Animal health activists have been pushing fast food chains to switch to antibiotic-free meat supplies. Now, one group has a message for Kentucky Fried Chicken: Time to jump on the bandwagon.
The Natural Resources Defense Council (NRDC) launched a campaign to urge KFC and its parent company Yum Brands ($YUM) to phase out chicken raised with antibiotics from its meat supply. The campaign features a pill-covered chicken named Auntie Biotic that makes an appearance in a series of online videos.
In one video, the chicken--which dons a vest reading “KFC: Get Your Chickens Off Antibiotics”--stands outside one of KFC’s restaurants and speaks directly into the camera while flapping its wings. “I am here to tell (Yum COO) Roger Eaton of KFC to get its chickens off antibiotics. We’ve been drugged enough!” the chicken says agitatedly.
As part of the campaign, the NRDC created an online petition addressed to Eaton and promoted its efforts on social media including Twitter and Facebook.
The group also rolled out mobile billboard advertising near KFC’s Louisville, KY, headquarters. The mobile ads will run during a local Yum Brands shareholder meeting, the group said.
“KFC’s antibiotics policies are not finger lickin’ good for public health,” Lena Brook, a food policy advocate at the NRDC, said in a statement. The fried chicken maker is lagging behind fast food peers such as Chick-Fil-A, Subway and Taco Bell, which have already committed to phasing out antibiotics in their chicken.
KFC on its website has said that it will follow the FDA’s phase-out of antibiotics. The agency in 2013 issued guidance that would curtail the use of antimicrobial drugs in food animals and production.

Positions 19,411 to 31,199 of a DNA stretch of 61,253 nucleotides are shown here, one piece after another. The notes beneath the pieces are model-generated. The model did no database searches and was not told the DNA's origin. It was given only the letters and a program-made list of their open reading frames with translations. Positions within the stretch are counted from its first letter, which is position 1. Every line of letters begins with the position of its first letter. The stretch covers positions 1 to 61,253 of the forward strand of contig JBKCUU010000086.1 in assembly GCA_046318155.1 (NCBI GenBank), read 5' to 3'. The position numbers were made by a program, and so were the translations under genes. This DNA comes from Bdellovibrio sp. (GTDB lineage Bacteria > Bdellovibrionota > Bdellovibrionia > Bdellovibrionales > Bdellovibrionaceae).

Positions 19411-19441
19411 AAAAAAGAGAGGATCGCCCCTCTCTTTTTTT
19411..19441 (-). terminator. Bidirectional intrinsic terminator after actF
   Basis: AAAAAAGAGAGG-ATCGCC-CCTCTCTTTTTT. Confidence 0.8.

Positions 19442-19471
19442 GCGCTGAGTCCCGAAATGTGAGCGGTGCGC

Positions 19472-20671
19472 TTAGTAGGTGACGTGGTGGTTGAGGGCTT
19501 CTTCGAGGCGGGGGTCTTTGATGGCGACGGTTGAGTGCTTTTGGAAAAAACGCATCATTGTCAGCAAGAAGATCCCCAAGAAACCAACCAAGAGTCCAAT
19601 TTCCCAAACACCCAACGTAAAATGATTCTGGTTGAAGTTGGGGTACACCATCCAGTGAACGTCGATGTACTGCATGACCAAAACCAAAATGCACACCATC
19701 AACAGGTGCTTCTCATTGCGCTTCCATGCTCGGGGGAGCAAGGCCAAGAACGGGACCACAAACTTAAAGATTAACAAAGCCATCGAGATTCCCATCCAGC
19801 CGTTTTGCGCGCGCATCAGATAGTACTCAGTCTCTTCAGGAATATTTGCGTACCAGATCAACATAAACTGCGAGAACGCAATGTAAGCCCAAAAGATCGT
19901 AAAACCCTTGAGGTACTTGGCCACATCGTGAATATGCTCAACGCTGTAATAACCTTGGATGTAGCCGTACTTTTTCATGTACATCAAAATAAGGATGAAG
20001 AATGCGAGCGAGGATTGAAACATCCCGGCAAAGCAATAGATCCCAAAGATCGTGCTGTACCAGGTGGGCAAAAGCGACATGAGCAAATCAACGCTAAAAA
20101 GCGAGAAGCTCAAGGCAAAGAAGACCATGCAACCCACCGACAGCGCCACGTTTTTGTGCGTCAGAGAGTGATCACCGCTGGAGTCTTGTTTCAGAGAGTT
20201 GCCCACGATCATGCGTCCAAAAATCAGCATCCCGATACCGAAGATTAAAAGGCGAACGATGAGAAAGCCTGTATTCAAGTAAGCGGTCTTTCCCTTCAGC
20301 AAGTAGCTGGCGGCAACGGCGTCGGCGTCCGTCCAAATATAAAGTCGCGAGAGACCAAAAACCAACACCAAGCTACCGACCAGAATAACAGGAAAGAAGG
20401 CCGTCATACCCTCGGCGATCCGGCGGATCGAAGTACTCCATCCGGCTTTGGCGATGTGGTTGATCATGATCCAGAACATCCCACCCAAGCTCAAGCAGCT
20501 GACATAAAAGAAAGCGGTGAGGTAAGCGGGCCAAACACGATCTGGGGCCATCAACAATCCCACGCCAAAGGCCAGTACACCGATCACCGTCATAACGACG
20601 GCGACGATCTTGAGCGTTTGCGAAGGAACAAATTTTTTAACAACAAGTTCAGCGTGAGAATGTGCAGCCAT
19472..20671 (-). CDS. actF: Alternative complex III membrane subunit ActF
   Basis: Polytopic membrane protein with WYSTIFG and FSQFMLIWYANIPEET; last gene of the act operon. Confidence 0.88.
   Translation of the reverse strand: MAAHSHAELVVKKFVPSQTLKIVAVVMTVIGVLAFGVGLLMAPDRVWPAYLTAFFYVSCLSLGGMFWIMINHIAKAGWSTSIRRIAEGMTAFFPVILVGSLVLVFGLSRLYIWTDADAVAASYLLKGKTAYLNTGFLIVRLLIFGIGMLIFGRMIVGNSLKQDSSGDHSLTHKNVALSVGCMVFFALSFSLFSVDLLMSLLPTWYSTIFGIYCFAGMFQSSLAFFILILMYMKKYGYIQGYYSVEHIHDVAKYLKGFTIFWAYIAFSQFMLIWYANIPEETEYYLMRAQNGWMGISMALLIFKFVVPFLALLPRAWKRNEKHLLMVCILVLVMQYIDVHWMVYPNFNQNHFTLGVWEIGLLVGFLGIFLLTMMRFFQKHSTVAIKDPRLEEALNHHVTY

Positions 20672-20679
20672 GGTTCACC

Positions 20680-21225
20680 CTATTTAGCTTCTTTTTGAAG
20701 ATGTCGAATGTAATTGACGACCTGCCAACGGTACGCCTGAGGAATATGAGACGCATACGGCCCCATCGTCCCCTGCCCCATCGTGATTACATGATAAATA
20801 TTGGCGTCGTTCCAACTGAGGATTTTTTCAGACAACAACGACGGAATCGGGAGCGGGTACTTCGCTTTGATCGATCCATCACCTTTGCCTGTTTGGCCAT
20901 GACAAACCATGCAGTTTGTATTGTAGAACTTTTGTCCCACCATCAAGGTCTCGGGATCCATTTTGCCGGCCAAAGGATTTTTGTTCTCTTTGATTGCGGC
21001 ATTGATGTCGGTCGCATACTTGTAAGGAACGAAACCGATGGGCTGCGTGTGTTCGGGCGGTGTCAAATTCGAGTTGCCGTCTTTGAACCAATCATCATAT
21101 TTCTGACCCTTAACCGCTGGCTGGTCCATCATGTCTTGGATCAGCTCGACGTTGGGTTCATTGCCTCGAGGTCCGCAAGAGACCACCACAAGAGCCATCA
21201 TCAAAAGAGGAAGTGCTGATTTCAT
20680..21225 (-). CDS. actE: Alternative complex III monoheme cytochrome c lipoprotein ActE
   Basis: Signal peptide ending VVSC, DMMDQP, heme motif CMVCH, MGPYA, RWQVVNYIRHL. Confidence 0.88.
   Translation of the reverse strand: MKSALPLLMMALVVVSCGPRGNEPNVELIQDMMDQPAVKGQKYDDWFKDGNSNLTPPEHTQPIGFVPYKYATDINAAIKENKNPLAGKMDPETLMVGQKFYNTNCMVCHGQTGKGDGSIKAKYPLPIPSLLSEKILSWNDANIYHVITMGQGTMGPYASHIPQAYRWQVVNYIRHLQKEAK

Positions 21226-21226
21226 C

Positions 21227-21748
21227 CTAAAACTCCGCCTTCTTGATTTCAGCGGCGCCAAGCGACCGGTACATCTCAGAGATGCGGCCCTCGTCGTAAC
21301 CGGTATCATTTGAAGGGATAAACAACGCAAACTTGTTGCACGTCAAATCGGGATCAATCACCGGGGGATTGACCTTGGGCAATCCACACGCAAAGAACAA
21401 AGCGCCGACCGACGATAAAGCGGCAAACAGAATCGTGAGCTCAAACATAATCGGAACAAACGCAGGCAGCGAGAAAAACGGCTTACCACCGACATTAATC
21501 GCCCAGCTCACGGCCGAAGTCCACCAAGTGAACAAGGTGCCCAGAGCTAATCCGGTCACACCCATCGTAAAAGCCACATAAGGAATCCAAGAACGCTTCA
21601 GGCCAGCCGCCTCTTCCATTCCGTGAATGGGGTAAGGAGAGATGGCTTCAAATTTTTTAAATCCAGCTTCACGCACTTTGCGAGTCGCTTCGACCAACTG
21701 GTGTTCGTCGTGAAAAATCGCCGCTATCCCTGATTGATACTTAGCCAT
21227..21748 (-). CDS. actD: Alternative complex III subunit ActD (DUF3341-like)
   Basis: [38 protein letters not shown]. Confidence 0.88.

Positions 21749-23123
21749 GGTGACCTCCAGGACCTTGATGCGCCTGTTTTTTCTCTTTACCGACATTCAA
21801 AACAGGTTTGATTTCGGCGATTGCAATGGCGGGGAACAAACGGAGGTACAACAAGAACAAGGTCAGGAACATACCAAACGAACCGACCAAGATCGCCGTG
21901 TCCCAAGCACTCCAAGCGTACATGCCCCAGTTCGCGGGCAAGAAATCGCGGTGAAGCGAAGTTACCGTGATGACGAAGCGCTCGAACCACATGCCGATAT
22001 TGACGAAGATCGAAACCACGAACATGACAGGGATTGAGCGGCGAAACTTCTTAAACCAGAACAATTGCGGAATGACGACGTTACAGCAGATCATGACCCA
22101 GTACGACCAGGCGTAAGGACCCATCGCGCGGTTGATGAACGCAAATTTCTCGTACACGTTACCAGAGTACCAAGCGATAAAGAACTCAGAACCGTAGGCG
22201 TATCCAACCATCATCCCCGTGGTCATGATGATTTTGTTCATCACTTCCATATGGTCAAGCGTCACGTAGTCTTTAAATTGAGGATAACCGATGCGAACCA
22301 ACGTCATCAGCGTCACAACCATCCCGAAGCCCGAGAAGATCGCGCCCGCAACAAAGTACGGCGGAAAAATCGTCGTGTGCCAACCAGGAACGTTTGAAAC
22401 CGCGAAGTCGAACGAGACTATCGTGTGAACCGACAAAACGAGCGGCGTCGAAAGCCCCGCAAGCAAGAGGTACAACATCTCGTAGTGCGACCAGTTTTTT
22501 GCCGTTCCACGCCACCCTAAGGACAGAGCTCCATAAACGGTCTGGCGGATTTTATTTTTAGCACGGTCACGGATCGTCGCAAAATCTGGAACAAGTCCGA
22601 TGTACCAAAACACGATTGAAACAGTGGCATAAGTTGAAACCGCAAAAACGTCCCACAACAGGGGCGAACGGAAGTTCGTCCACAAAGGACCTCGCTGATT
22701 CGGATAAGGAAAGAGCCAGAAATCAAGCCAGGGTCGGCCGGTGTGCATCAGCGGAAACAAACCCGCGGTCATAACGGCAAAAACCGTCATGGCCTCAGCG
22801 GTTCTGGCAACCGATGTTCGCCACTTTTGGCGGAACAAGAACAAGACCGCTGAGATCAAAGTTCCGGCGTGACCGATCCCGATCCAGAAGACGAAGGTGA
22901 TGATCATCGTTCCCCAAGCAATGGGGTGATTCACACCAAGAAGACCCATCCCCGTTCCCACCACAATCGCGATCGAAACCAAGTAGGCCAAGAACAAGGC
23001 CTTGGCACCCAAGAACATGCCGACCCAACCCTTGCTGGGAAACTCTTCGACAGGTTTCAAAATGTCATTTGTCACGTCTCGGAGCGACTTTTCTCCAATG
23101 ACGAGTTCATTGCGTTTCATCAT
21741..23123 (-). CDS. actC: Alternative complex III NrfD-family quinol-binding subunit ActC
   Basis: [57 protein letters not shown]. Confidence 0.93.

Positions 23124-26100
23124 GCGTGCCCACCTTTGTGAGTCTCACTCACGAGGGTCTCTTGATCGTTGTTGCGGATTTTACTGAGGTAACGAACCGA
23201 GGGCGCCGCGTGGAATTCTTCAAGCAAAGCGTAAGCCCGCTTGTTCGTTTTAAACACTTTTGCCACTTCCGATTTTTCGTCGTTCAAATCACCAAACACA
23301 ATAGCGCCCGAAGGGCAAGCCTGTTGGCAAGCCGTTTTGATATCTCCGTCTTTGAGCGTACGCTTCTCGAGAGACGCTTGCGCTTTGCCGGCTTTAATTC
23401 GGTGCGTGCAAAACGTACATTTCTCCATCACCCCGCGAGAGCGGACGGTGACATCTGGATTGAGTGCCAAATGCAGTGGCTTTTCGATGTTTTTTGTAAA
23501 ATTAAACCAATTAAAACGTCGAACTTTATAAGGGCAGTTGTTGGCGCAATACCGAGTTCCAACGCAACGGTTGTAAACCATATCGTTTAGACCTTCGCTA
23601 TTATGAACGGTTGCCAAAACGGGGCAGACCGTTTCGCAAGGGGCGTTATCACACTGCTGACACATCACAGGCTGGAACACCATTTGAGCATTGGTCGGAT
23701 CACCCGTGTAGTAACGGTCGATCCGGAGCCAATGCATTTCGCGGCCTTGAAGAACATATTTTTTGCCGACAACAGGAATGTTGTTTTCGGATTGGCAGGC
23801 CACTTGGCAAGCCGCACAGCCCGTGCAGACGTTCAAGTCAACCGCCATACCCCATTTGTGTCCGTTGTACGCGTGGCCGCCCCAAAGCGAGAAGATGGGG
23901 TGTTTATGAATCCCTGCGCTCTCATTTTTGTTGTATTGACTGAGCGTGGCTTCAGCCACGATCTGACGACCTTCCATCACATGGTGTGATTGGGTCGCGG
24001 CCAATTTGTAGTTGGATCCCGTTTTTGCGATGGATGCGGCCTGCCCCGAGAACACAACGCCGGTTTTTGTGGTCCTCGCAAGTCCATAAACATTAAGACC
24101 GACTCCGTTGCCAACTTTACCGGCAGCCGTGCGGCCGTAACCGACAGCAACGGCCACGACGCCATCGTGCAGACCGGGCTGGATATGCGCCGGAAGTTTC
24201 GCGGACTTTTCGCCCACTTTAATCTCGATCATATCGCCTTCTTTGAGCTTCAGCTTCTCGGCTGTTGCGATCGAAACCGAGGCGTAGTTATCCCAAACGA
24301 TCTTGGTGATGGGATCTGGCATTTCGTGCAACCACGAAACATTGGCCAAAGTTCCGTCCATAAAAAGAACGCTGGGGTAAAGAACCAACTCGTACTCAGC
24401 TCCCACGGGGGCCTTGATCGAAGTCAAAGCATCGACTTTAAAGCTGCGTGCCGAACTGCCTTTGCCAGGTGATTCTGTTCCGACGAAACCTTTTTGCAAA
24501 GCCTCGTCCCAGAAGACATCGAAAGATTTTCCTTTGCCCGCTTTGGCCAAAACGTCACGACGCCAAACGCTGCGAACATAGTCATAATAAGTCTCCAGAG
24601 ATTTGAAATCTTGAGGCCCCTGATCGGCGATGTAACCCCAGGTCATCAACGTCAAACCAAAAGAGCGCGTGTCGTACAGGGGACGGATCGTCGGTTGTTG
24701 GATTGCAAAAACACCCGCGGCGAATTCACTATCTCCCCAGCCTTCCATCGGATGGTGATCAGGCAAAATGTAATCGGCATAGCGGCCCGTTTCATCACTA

But the NRDC doesn’t see this move as having enough impact. “Unfortunately, this policy allows many of the same drugs to be used routinely to help birds survive unhealthy living conditions and will likely do little to reduce overall use,” the group said in a statement.
The NRDC’s work hasn’t fallen on deaf ears. Earlier this year, the group and more than 80 other organizations sent a letter to Yum, calling on the company to improve its antibiotics policies. The move prompted Taco Bell to agree to stop using antibiotics in its chicken by the end of Q1 2017.
"The taco giant’s commitment shows the tide in the marketplace is continuing to turn for antibiotics overuse,” Jonathan Kaplan, director of the NRDC’s Food and Agriculture program, said at the time. “We look forward to a more detailed plan for making these improvements, including for how consumers will be able to verify that Taco Bell is keeping its word. The company’s fast food peers--and especially its sister restaurant chain, Kentucky Fried Chicken--should take note and follow shortly behind.”